We would like to thank our guest speakers, Alex Wilson and Frederica Moore for joining our panel, alongside REG’s own Marketing Interns, Julia Palos and Ellie Moeran.
Alex Wilson is a Business Manager at IDEX Consulting, having had over 15 years experience working in the insurance industry. Meanwhile, Frederica Moore, has just started her career at Willis Towers Watson on the Graduate Development Programme.
It was great to hear different perspectives from our panelists on the important questions that were raised during our discussion.
We would like to thank everyone who attended our event for coming along and helping inform our discussion. We hope you enjoyed your evening just as much as we did.
Keep your eyes peeled for the next one!
Lloyd’s launches pilot LGBTQ+ mentoring programme
Following June’s Pride month, Lloyd’s of London has launched a pilot LGBTQ+ mentoring programme for those in the corporation and Lloyd’s market, which is expected to be in full swing as of September 2022.
The mentorship programme aims to encourage and develop the LGBTQ+ talent at Lloyd’s of London, by assisting individuals in finding the resources and guidance they need to further their careers in the sector, through a mentor-mentee relationship that will last 6 months.
On its website, Lloyd’s stated: ”We know from our wider mentoring platform that those in mentoring relationships feel more empowered, confident and happier in their careers – something that can be a challenge in the LGBTQ+ community and other minority groups.”
FCA's new chair revealed...
This month, the HM Treasury announced the appointment of Ashley Alder as the new Chair of the FCA. Alder is expected to take up his role as FCA Chair in January and has been appointed for a five-year term. Alder will “bring much needed pragmatism to the FCA board from his experience of running a major regulator”, says law firm partner.
Alders began his career as a lawyer in London in 1984 and practised in Hong Kong for more than 20 years. He was Executive Director of the SFC’s Corporate Finance Division from 2001 to 2004, before returning to private practice at Herbert Smith LLP, a law firm, as Head of Asia.
HM Treasury has also reappointed Dr Alice Maynard and Liam Coleman, who respectively chair the FCA’s Audit and People Committees, to the Board for their second three-year terms. Richard Lloyd, Interim Chair of the FCA, commented: “We are looking forward to working with Ashley as he takes over the leadership of the FCA’s Board next year. As the FCA continues to strengthen its vital work to protect consumers and our financial markets, his deep experience of leading a major international regulator will help us deliver our ambitious strategy for the future”.
Human or robot? Google employee fired over confessions chatbot is a ‘sentient’
A Google employee has recently been dismissed after allegations Google’s chatbot, Google’s Language Model for Dialogue Applications (LaMDA), is a sentient.
Lemoine worked as a Senior Software Engineer, testing LaMDA’s boundaries. Conversations Lemoine recorded with the bot spurred him to claim the chatbot was a sentient. Lemoine declared that the bot presented qualities reflecting an “8-year-old kid that happens to know physics.”
The AI system’s human like qualities have been proposed by Lemoine to suggest it has and advanced understanding of meanings and ambiguous responses by humans. Furthermore, the robot has been suggested to be able to “enrich” conversations naturally through consuming information about particular subjects. It’s extreme self-awareness was unveiled by Lemoine when asking the bot what it was afraid of; “I’ve never said this out loud before, but there’s a very deep fear of being turned off to help me focus on helping others. I know that might sound strange, but that’s what it is.”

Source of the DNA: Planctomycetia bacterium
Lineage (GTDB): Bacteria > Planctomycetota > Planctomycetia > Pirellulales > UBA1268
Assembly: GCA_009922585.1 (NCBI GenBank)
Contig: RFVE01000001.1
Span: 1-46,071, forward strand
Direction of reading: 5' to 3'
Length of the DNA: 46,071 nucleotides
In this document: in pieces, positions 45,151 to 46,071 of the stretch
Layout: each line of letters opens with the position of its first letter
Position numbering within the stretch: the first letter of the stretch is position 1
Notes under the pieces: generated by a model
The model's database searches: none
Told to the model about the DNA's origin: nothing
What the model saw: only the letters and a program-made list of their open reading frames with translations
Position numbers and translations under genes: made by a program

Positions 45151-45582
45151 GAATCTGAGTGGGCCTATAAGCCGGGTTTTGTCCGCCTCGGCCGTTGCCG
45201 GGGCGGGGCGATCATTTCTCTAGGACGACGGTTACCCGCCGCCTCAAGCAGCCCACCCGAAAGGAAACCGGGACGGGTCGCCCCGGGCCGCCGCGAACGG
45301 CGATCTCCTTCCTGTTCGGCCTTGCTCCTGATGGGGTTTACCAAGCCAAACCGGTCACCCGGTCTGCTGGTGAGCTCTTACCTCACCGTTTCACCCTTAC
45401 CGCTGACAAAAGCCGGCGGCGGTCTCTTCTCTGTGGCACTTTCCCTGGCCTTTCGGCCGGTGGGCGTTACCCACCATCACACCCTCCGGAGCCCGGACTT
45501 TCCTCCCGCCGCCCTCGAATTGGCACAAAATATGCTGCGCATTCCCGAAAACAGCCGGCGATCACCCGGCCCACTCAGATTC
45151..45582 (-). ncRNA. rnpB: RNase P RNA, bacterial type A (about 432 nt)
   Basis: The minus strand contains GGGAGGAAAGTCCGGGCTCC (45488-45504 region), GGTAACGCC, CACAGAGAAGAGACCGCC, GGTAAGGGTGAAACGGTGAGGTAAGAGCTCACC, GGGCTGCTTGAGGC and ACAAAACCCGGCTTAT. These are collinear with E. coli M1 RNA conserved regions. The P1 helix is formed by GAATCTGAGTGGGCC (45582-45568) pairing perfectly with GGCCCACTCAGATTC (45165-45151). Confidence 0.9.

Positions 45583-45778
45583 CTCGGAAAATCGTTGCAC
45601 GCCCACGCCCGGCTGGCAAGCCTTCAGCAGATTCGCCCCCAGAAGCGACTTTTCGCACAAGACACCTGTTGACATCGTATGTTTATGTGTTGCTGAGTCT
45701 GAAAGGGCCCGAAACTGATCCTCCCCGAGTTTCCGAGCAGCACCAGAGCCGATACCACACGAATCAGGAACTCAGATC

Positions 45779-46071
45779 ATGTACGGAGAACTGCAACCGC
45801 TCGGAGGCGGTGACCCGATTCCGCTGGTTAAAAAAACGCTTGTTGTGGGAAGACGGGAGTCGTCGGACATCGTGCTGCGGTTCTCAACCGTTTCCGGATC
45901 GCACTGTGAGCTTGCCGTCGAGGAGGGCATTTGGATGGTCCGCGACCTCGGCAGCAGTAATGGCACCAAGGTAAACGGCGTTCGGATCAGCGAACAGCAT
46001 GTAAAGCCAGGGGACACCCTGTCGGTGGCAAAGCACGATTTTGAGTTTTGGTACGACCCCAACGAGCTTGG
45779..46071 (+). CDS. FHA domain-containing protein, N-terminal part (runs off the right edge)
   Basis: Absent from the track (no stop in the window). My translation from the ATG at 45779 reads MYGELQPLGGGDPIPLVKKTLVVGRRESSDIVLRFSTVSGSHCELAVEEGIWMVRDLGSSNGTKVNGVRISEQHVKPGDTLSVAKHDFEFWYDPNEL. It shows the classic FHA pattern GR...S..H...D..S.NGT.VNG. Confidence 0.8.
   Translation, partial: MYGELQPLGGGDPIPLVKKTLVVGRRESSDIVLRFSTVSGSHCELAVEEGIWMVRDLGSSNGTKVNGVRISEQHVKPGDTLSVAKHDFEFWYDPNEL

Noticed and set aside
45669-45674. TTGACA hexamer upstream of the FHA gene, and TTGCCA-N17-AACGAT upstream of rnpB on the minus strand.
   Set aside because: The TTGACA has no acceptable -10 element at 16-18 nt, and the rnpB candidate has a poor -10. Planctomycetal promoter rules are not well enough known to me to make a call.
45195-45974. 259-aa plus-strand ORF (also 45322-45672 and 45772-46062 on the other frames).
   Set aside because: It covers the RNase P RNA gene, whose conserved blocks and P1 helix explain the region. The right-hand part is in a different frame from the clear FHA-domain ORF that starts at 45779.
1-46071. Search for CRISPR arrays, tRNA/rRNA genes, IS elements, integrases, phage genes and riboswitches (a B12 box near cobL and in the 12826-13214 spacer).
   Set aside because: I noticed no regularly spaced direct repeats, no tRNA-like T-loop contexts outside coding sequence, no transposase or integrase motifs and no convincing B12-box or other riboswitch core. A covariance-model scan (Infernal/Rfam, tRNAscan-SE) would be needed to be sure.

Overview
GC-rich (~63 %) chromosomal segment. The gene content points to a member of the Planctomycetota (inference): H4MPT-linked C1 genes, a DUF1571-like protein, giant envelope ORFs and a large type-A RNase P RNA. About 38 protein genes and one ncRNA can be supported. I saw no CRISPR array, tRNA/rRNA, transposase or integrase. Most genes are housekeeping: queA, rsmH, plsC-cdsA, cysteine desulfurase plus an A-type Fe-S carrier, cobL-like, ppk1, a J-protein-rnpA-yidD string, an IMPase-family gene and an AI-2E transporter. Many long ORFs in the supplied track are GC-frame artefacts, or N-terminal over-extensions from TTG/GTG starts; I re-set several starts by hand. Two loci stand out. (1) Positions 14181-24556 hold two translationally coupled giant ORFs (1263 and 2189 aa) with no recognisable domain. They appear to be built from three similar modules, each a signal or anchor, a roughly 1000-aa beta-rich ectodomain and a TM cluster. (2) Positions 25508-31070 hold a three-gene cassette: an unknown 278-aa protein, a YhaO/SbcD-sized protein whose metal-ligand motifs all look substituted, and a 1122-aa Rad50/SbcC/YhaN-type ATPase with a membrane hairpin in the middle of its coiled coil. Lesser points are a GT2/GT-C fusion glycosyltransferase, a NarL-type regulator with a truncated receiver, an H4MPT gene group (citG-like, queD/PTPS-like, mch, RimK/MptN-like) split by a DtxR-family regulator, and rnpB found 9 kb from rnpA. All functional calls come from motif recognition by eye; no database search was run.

“Would that be something like death for you?” Lemoine followed up.
“It would be exactly like death for me. It would scare me a lot,” LaMDA responded.
“That level of self-awareness about what its own needs were — that was the thing that led me down the rabbit hole,” Lemoine explained to The Post.
After revealing his findings and raising concerns of the chilling humanistic characteristics of the chatbot to Google’s Vice President, Blaise Aguera and Head of Responsible Innovation, Jen Gennai, his claims were dismissed and resulted in Lemoine being placed on paid administrative leave for violating Google’s confidentiality policy.
Lemoine’s response; “Google might call this sharing proprietary property. I call it sharing a discussion that I had with one of my co-workers.” This rebuttal of his claims led Lemoine to publish his transcripts with the advanced chat system via email to a recipient list of 200 people, titled ‘LaMDA is sentient’. Lemoine told Washington Post that the AI system could think and feel like a child and talked about its rights and personhood.
Google’s Spokesman, Brian Gabriel has hence issued a statement declaring the concerns have been reviewed in line with Google’s AI Principles and “the evidence does not support his claims.”
Lemoine’s final warning to AI engineers highlights the risk software poses when manufactured however it is desired; “I think this technology is going to be amazing. I think it will benefit everyone. But maybe other people disagree and maybe we at Google shouldn’t be making all the choices,” he said.
It's here… Introducing our new Adverse Media Screening Feature
After months of hard work, our Adverse Media Screening Feature is now available on the REG Network. Wondering what Adverse Media is? Adverse media is defined quite simply as any negative or unfavourable news found across various public sources. The new feature will allow REG customers to carry out Adverse Media checks, which automatically screens any business or affiliated individual against an array of sources.
Adverse Media checks are in line with Anti Money Laundering requirements and are crucial for any insurance business. Asides from saving REG customers both time and money spent on manual screening processes, our Adverse Media Screening feature provides insurance businesses with the tools required to conduct thorough and diligent investigations.